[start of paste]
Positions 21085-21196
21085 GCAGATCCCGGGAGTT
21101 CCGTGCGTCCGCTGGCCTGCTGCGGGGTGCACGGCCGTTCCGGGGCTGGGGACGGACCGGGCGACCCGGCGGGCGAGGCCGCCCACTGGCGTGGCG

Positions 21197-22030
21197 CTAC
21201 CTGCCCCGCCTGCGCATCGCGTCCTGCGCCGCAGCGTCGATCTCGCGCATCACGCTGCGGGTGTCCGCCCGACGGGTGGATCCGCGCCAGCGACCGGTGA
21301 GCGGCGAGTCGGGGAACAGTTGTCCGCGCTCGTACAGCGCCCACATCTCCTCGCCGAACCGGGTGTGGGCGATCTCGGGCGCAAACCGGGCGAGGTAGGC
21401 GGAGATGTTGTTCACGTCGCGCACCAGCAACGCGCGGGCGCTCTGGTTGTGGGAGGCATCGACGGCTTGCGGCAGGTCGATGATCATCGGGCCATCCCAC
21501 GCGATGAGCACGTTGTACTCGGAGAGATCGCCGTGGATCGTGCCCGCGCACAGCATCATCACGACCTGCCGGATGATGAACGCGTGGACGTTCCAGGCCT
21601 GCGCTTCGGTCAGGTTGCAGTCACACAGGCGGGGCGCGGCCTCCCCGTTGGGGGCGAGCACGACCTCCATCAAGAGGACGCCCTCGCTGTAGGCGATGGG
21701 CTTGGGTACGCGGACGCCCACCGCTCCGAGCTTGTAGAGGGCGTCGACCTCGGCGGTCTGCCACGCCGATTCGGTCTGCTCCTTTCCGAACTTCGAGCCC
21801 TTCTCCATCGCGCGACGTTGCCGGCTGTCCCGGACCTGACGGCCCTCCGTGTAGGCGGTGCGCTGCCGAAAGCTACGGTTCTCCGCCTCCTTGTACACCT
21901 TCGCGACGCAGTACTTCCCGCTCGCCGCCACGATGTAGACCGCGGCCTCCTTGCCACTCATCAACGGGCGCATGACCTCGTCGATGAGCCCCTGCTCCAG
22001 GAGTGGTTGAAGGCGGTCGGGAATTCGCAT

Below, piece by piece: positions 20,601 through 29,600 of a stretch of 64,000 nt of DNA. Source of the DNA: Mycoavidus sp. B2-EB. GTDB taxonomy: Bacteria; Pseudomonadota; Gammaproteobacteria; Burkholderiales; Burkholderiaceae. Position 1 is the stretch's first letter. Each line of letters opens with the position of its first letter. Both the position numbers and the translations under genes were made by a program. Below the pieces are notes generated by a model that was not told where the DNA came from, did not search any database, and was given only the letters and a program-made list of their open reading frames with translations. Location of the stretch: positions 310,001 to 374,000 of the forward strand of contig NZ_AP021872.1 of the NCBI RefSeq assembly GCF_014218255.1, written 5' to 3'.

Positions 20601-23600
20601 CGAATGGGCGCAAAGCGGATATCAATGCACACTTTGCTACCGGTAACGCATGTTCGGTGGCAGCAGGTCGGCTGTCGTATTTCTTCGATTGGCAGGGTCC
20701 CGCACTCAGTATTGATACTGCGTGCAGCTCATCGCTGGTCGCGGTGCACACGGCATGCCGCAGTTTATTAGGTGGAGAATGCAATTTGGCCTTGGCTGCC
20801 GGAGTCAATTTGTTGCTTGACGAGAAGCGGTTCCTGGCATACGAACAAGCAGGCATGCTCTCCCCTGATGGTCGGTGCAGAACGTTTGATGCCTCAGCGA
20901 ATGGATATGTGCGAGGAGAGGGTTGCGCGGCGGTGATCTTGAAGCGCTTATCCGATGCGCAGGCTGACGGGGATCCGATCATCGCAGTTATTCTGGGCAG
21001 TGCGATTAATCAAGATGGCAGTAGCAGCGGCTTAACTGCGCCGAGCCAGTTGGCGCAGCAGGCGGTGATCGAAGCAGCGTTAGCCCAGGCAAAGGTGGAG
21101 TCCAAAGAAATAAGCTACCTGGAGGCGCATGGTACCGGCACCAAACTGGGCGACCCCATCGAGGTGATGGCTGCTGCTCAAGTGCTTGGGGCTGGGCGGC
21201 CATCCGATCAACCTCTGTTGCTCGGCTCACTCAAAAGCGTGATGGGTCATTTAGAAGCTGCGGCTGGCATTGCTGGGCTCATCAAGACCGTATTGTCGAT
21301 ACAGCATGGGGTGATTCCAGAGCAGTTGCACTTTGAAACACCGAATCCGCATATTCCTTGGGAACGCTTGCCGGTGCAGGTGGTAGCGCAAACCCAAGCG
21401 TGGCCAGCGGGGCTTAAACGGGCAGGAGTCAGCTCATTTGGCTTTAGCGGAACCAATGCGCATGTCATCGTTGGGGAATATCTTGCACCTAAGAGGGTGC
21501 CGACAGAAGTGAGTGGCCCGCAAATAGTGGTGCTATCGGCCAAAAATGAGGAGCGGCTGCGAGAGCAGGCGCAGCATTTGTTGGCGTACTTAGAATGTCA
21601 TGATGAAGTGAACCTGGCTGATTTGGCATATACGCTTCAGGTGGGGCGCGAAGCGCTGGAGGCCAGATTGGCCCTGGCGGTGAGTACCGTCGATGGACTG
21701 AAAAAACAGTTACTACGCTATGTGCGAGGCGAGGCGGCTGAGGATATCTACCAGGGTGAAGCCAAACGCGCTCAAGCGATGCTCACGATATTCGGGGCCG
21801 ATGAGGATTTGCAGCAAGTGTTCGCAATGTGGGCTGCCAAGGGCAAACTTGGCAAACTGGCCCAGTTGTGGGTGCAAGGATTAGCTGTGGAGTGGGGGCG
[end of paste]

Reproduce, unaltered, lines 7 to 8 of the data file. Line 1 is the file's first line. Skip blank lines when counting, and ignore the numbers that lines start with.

21301 GCGGCGAGTCGGGGAACAGTTGTCCGCGCTCGTACAGCGCCCACATCTCCTCGCCGAACCGGGTGTGGGCGATCTCGGGCGCAAACCGGGCGAGGTAGGC
21401 GGAGATGTTGTTCACGTCGCGCACCAGCAACGCGCGGGCGCTCTGGTTGTGGGAGGCATCGACGGCTTGCGGCAGGTCGATGATCATCGGGCCATCCCAC